Search Images Maps Play YouTube News Gmail Drive More »
Sign in
Screen reader users: click this link for accessible mode. Accessible mode has the same essential features but works better with your reader.

Patents

  1. Advanced Patent Search
Publication numberUS6970806 B1
Publication typeGrant
Application numberUS 10/703,860
Publication dateNov 29, 2005
Filing dateNov 7, 2003
Priority dateNov 7, 2003
Fee statusPaid
Publication number10703860, 703860, US 6970806 B1, US 6970806B1, US-B1-6970806, US6970806 B1, US6970806B1
InventorsVinayak Divate, Pichit Saengpongpaew, Jitrayut Junnapart
Original AssigneeAdvanced Micro Devices, Inc.
Export CitationBiBTeX, EndNote, RefMan
External Links: USPTO, USPTO Assignment, Espacenet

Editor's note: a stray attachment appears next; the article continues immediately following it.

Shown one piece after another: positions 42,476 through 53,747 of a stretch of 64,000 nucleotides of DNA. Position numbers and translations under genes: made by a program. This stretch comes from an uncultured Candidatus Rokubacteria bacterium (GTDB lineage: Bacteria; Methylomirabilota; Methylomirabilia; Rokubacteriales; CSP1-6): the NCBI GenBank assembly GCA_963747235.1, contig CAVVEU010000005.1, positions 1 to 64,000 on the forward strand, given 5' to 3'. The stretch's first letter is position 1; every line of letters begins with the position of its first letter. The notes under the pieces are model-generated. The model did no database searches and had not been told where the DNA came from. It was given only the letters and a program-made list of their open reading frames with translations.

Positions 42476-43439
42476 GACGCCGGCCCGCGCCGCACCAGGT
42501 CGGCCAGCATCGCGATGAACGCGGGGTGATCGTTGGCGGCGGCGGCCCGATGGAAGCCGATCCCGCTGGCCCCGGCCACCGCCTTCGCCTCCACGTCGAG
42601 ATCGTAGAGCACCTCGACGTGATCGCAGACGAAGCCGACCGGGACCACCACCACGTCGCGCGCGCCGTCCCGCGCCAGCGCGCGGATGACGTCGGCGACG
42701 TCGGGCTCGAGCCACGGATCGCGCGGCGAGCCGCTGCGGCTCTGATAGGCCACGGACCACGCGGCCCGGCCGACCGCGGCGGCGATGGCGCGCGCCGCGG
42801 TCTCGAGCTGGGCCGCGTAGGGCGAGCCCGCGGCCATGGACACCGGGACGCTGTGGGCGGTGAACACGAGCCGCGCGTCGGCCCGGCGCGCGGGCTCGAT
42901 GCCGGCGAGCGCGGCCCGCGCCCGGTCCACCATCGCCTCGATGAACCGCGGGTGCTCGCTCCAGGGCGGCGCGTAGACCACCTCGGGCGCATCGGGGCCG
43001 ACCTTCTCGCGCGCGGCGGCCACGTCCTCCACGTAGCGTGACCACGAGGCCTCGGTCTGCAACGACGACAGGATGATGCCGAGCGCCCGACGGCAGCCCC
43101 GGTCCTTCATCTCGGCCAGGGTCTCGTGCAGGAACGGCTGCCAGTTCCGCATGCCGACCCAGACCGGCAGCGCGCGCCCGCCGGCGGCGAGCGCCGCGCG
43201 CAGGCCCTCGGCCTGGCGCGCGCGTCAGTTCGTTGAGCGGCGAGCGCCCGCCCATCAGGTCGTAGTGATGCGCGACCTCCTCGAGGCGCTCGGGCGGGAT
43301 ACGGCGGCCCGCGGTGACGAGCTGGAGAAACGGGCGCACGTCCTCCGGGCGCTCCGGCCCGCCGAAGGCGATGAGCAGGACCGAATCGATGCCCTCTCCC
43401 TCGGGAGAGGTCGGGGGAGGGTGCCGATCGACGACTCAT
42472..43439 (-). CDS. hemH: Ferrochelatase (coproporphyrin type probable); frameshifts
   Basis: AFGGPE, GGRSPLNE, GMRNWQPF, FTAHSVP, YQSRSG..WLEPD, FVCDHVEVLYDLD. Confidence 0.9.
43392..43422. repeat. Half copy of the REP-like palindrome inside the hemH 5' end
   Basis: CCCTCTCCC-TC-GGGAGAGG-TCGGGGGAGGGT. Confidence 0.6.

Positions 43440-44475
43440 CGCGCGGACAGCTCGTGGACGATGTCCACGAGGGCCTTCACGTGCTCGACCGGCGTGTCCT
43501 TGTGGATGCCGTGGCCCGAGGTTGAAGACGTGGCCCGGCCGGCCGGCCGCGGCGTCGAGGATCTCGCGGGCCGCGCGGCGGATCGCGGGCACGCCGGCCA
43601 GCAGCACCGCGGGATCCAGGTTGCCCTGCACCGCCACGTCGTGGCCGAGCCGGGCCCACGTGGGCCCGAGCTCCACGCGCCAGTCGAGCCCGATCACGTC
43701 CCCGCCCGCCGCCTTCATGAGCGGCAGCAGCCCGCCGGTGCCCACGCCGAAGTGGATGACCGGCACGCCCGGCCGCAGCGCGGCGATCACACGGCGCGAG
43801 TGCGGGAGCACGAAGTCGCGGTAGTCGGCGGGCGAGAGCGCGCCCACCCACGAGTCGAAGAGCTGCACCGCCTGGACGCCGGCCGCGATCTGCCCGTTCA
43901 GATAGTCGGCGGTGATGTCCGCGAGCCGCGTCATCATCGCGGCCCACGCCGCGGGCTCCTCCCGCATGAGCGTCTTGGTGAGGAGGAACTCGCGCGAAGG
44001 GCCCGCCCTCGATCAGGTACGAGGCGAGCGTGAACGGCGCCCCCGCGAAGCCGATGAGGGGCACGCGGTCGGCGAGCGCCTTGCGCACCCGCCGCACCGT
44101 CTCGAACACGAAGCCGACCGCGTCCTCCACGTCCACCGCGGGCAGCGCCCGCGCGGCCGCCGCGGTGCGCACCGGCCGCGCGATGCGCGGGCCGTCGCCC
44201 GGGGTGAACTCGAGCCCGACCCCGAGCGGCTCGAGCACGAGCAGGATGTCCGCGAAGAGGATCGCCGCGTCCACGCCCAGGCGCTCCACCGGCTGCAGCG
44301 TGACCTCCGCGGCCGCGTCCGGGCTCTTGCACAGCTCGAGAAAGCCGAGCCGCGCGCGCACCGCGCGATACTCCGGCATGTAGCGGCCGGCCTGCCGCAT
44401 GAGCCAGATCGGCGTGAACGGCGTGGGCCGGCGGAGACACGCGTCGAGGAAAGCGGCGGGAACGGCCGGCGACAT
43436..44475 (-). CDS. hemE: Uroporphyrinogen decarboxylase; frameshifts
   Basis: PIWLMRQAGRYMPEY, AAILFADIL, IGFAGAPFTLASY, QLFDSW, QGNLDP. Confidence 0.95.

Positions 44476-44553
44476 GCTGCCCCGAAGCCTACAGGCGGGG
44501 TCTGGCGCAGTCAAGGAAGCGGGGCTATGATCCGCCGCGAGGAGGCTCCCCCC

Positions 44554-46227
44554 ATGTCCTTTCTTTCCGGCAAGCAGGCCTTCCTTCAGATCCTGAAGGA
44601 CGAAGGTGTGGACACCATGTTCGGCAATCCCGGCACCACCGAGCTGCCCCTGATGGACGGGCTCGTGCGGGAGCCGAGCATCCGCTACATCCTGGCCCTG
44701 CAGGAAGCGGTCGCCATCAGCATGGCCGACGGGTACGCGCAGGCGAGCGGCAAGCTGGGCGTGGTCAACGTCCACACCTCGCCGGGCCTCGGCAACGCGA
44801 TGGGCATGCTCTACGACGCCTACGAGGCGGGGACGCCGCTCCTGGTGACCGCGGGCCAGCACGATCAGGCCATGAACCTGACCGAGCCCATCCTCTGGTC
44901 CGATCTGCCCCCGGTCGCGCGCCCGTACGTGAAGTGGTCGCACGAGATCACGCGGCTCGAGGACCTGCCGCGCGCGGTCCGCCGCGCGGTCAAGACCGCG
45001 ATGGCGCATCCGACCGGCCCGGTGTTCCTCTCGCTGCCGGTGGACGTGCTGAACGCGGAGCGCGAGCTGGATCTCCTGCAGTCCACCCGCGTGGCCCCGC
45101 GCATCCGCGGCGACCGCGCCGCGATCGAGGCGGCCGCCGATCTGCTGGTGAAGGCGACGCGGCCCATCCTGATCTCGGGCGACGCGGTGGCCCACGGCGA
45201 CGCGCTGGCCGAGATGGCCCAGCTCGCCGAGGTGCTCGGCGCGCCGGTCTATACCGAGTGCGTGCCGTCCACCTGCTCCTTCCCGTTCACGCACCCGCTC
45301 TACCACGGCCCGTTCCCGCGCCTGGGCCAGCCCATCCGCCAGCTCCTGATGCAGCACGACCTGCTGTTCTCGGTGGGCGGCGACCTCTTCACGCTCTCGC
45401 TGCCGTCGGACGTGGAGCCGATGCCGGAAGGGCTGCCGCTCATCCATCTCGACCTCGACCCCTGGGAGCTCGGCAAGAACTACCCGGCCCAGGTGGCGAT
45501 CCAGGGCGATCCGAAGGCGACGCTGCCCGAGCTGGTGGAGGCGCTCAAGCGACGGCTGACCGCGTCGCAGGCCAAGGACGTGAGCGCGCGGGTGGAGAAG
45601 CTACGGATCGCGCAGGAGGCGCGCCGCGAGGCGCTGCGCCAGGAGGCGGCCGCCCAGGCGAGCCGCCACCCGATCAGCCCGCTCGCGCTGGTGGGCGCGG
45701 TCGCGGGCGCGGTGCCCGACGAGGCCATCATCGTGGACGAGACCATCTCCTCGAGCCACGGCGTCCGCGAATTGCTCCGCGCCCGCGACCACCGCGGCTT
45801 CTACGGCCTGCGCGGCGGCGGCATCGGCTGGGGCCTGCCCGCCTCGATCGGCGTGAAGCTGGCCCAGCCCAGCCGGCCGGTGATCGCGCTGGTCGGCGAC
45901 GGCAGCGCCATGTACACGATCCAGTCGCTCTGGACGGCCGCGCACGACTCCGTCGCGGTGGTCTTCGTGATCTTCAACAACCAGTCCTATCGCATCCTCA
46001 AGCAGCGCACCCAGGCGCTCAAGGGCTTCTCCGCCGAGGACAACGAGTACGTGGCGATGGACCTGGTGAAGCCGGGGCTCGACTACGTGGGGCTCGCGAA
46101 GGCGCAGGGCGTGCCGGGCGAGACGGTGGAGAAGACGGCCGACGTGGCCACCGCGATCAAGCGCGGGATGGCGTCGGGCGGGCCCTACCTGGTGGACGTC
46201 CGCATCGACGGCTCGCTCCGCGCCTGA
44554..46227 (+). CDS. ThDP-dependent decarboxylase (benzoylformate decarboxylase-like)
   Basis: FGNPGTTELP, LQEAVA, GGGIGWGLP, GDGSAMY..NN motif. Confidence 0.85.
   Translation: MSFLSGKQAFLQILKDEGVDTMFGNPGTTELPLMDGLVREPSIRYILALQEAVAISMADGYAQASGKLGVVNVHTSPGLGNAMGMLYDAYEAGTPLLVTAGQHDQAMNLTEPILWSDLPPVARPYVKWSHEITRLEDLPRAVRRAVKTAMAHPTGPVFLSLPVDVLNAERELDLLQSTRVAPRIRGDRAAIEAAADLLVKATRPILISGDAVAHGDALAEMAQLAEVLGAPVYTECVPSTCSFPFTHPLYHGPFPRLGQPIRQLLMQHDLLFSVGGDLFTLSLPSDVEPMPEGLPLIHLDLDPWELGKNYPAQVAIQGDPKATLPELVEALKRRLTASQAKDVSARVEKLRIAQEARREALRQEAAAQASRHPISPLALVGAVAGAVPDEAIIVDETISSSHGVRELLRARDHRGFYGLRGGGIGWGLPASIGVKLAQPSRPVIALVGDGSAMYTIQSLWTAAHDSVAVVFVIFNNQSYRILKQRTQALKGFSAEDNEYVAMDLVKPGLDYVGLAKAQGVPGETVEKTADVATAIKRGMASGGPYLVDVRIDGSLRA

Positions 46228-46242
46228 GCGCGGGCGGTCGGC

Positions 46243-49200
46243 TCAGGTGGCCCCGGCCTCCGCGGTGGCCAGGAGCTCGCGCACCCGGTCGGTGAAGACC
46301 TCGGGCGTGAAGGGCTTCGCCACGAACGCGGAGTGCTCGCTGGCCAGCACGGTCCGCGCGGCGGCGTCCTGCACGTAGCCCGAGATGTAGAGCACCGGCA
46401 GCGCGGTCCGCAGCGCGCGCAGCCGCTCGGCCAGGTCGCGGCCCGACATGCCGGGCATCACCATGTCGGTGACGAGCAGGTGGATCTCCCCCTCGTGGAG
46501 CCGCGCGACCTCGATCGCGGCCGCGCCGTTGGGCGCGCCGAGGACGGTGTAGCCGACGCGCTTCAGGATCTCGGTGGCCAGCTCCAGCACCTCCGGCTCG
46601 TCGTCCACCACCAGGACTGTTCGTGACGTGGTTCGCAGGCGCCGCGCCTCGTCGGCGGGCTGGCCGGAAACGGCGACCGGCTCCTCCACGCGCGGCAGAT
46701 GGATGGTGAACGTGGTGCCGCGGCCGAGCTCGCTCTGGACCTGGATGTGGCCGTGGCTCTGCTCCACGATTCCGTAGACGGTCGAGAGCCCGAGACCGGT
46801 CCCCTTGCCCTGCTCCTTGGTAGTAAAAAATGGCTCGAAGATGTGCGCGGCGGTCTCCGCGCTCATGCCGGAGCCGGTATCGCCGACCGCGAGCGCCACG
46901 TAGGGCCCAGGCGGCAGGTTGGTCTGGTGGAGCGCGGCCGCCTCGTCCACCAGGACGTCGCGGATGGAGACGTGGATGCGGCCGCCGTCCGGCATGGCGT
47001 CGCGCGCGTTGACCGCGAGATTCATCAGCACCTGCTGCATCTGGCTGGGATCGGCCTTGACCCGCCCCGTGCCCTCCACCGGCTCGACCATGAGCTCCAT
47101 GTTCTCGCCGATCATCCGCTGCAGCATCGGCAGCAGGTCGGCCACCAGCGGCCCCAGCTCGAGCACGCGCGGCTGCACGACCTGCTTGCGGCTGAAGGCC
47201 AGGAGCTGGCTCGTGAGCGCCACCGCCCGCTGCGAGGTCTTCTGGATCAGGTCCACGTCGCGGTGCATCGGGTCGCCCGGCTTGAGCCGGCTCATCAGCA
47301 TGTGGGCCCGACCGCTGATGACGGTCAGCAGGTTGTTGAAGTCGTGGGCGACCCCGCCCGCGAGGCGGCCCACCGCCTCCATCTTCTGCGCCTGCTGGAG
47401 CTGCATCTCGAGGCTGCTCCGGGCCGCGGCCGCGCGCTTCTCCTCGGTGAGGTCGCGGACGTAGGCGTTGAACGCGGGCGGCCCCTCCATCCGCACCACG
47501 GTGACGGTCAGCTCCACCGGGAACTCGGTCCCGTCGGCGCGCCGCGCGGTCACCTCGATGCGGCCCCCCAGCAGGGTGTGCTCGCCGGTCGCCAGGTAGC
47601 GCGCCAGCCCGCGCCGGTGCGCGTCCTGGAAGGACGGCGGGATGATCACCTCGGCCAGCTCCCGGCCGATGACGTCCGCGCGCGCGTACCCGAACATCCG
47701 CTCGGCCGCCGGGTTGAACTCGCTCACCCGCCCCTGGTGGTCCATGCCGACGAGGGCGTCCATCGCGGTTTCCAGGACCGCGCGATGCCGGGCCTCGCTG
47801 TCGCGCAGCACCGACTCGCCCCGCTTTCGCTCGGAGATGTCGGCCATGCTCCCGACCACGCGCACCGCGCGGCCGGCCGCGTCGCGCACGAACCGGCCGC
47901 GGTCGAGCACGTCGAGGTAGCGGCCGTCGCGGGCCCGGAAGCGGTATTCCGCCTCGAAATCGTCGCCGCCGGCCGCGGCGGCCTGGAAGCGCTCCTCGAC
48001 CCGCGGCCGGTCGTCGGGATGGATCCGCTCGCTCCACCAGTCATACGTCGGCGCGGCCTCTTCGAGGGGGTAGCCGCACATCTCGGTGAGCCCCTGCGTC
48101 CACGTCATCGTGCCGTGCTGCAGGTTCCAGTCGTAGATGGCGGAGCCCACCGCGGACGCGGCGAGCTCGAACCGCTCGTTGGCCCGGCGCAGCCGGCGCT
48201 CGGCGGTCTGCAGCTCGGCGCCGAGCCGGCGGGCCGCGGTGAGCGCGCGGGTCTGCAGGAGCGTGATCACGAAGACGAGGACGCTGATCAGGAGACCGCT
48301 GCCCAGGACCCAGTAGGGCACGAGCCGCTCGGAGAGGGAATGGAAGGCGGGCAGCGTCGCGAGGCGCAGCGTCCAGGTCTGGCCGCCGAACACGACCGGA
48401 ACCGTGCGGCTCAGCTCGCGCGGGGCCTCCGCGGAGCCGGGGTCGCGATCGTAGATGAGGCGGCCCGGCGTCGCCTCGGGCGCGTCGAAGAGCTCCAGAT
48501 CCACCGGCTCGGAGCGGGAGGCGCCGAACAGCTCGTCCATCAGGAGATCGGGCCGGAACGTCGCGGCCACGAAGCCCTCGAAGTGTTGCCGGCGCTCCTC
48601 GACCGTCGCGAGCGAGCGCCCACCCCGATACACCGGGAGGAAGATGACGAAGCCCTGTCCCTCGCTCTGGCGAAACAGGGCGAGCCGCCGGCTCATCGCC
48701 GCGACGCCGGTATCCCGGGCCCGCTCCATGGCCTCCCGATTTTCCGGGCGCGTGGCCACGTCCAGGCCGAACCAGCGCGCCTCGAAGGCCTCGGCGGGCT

Method and system for testing articles of manufacture
US 6970806 B1
Abstract
A data processor automatically analyzes test data after a small subset of the lot of IC packages has been tested for determining whether a rescreen condition has occurred in real-time. When the rescreen condition has occurred, a warning is provided in real-time shortly after testing of the small subset. Thus, time is not wasted in testing the whole lot of articles with the rescreen condition, and a small number of failed articles is retested after the rescreen condition is corrected thus maximizing tester utilization.
Images(10)
Previous page
Next page
Claims(34)
1. A method of testing articles of manufacture, comprising:
A. analyzing distribution bin data resulting from testing of a small subset of a lot of the articles to determine whether a rescreen condition has occurred after testing of the small subset including a plurality of the articles